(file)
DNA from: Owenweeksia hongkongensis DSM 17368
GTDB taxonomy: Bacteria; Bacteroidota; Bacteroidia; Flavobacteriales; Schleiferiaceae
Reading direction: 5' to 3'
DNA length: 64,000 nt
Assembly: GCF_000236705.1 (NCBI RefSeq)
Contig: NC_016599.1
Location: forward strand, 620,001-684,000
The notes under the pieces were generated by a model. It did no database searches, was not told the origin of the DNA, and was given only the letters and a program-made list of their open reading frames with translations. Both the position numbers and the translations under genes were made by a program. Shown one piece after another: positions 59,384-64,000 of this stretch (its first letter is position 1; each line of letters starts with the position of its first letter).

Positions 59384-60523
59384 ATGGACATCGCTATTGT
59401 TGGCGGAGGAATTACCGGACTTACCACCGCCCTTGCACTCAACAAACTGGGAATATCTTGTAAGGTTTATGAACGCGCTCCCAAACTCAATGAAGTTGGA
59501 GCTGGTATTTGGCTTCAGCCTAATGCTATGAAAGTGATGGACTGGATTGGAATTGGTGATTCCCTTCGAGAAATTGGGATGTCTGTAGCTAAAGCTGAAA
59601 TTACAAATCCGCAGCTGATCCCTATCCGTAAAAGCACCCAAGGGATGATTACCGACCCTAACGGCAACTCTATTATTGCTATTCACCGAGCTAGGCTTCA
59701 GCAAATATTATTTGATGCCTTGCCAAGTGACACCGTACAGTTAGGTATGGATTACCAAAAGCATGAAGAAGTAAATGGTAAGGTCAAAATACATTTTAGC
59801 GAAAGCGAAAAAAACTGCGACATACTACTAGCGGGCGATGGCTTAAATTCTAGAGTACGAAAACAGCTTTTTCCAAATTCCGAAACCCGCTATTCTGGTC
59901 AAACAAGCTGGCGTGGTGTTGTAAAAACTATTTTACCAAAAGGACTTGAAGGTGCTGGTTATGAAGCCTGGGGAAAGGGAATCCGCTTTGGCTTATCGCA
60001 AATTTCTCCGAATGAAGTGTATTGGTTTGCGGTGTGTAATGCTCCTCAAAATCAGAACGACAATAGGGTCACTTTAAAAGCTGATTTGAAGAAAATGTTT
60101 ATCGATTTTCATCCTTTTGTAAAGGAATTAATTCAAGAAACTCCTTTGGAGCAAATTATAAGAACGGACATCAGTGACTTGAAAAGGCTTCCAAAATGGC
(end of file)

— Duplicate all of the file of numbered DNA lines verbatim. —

DNA from: Owenweeksia hongkongensis DSM 17368
GTDB taxonomy: Bacteria; Bacteroidota; Bacteroidia; Flavobacteriales; Schleiferiaceae
Reading direction: 5' to 3'
DNA length: 64,000 nt
Assembly: GCF_000236705.1 (NCBI RefSeq)
Contig: NC_016599.1
Location: forward strand, 620,001-684,000
The notes under the pieces were generated by a model. It did no database searches, was not told the origin of the DNA, and was given only the letters and a program-made list of their open reading frames with translations. Both the position numbers and the translations under genes were made by a program. Shown one piece after another: positions 59,384-64,000 of this stretch (its first letter is position 1; each line of letters starts with the position of its first letter).

Positions 59384-60523
59384 ATGGACATCGCTATTGT
59401 TGGCGGAGGAATTACCGGACTTACCACCGCCCTTGCACTCAACAAACTGGGAATATCTTGTAAGGTTTATGAACGCGCTCCCAAACTCAATGAAGTTGGA
59501 GCTGGTATTTGGCTTCAGCCTAATGCTATGAAAGTGATGGACTGGATTGGAATTGGTGATTCCCTTCGAGAAATTGGGATGTCTGTAGCTAAAGCTGAAA
59601 TTACAAATCCGCAGCTGATCCCTATCCGTAAAAGCACCCAAGGGATGATTACCGACCCTAACGGCAACTCTATTATTGCTATTCACCGAGCTAGGCTTCA
59701 GCAAATATTATTTGATGCCTTGCCAAGTGACACCGTACAGTTAGGTATGGATTACCAAAAGCATGAAGAAGTAAATGGTAAGGTCAAAATACATTTTAGC
59801 GAAAGCGAAAAAAACTGCGACATACTACTAGCGGGCGATGGCTTAAATTCTAGAGTACGAAAACAGCTTTTTCCAAATTCCGAAACCCGCTATTCTGGTC
59901 AAACAAGCTGGCGTGGTGTTGTAAAAACTATTTTACCAAAAGGACTTGAAGGTGCTGGTTATGAAGCCTGGGGAAAGGGAATCCGCTTTGGCTTATCGCA
60001 AATTTCTCCGAATGAAGTGTATTGGTTTGCGGTGTGTAATGCTCCTCAAAATCAGAACGACAATAGGGTCACTTTAAAAGCTGATTTGAAGAAAATGTTT
60101 ATCGATTTTCATCCTTTTGTAAAGGAATTAATTCAAGAAACTCCTTTGGAGCAAATTATAAGAACGGACATCAGTGACTTGAAAAGGCTTCCAAAATGGC